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Peyote vendors specialize in 'flesh of God'

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  1. Alfa
    Peyote vendors specialize in 'flesh of God'
    By JEREMY ROEBUCK / The Monitor
    Article Launched: 07/09/2008 08:32:07 AM MDT

    McALLEN, Texas -- A sign in front of Mauro Morales' Rio Grande City home announces his business for everyone to see. "Peyote Dealer," it proclaims in large block letters.

    Each day, drivers passing by slow down for double takes and some even pull over, get out and snap photos.

    Who can blame them, Morales asks with a mischievous grin.

    He is, after all, part of a dwindling fraternity.

    The slight, 65-year-old Rio Grande City man is one of only three people in the United States -- all in Starr and Webb counties -- authorized to harvest and sell the psychedelic cactus.

    But as overharvesting continues to threaten peyote's growth range in Starr County, he may not have much of a business for long -- and Native Americans may lose their access to a substance that drives their religion.

    "It used to be you'd go out for a couple of hours and you'd find 500 to 1,000 plants," he said. "Now, you go out for six hours and you don't come back with much."

    The U.S. Drug Enforcement Administration lists peyote as a Schedule I controlled substance, putting it in the same legal category as crack and heroin. The mescaline that each cactus -- or button -- produces can induce vivid hallucinations that last for days.

    But for 250,000 members of the Native American Church the plant is sacred. Calling it "the flesh of God," they believe the green bulbs contain medicinal properties.

    Federal law authorizes limited use for church members only.

    The problem for most tribes, however, is that peyote only grows naturally in four counties in the United States -- all in South Texas and all miles away from the nearest reservation.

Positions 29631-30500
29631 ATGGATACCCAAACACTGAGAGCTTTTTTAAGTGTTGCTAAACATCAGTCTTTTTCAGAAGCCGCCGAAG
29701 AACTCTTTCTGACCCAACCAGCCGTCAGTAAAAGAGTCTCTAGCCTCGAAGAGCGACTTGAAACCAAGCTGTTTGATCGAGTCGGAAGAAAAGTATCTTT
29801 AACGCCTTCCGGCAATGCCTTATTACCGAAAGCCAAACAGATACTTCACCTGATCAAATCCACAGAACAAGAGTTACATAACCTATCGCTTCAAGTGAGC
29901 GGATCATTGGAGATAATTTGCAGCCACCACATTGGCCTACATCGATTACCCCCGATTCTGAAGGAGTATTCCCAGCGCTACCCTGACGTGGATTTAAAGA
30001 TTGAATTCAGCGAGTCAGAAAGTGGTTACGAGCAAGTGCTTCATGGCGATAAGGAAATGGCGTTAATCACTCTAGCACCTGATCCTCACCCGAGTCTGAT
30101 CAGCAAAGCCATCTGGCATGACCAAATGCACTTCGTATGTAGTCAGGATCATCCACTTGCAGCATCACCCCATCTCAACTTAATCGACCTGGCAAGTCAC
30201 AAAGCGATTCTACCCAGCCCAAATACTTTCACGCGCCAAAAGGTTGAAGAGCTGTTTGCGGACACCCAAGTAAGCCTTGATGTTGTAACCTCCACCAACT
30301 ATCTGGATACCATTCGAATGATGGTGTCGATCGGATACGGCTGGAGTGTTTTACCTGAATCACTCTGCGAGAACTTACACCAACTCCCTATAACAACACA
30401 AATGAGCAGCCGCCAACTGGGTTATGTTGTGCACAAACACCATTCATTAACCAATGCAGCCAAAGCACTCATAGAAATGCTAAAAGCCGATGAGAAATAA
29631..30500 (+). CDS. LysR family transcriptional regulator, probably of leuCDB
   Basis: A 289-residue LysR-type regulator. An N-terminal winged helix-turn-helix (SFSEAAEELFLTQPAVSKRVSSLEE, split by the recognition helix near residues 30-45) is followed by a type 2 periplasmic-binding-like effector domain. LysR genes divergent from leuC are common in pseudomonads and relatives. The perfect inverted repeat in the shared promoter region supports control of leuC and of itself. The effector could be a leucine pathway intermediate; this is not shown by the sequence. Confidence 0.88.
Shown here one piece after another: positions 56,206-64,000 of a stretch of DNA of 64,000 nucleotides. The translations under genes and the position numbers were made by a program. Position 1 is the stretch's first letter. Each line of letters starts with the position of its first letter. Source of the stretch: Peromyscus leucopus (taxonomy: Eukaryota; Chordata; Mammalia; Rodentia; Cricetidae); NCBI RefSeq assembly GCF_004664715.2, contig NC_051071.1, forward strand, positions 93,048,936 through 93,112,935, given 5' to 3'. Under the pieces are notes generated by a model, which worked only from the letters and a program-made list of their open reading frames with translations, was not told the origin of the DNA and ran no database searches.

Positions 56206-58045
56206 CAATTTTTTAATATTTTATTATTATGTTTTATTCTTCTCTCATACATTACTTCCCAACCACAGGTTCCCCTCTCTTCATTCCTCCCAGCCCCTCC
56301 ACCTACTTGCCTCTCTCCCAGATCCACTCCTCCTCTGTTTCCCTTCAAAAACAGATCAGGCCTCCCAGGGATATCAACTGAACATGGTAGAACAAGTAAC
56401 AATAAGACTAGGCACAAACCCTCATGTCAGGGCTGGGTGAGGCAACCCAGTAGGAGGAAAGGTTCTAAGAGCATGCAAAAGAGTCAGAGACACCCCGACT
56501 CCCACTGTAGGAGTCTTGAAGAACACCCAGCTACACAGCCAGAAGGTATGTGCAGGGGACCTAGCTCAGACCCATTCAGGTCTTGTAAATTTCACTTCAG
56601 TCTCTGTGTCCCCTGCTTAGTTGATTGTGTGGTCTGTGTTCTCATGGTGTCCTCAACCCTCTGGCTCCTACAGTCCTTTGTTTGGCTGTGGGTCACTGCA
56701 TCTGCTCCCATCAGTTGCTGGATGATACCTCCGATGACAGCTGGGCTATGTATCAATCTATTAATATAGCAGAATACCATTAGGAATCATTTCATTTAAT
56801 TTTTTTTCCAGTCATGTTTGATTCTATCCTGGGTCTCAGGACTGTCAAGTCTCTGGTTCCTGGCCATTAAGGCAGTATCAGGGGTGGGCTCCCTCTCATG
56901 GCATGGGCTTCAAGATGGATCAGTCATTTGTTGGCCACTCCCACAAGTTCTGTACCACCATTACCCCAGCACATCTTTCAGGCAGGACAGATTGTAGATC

So peyoteros like Morales must fill the gaps, though under close watch.

    The Texas Department of Public Safety and the DEA keep strict tabs on his work, authorizing sales to Native Americans but prohibiting him from ingesting it himself.

    A diminutive man with a wily grin, Morales first got his start in the peyote business in the 1960s.

    Tough economic times drove him to any work he could get, and at the time that meant following his family to the peyote fields of Mirando City, a small town just east of Laredo.

    Back then, more than 25 authorized dealers roamed the gardens there. Most enjoyed open access to hunt for buttons on the relatively worthless private lands that surrounded the city.

    In the years since, however, South Texas property owners have realized there is profit in leasing their land as oil or hunting preserves. Suddenly, the small pittances peyoteros could pay for access didn't seem worth it.

    "Now, it's getting to where the ranchers don't want to give permission for us to look on their land," he said. "You have to keep going back to the same patches and waiting for it to grow again."

    This presents a conundrum. If Morales and his colleagues keep revisiting the same patches, the cactus doesn't have enough time to re-grow.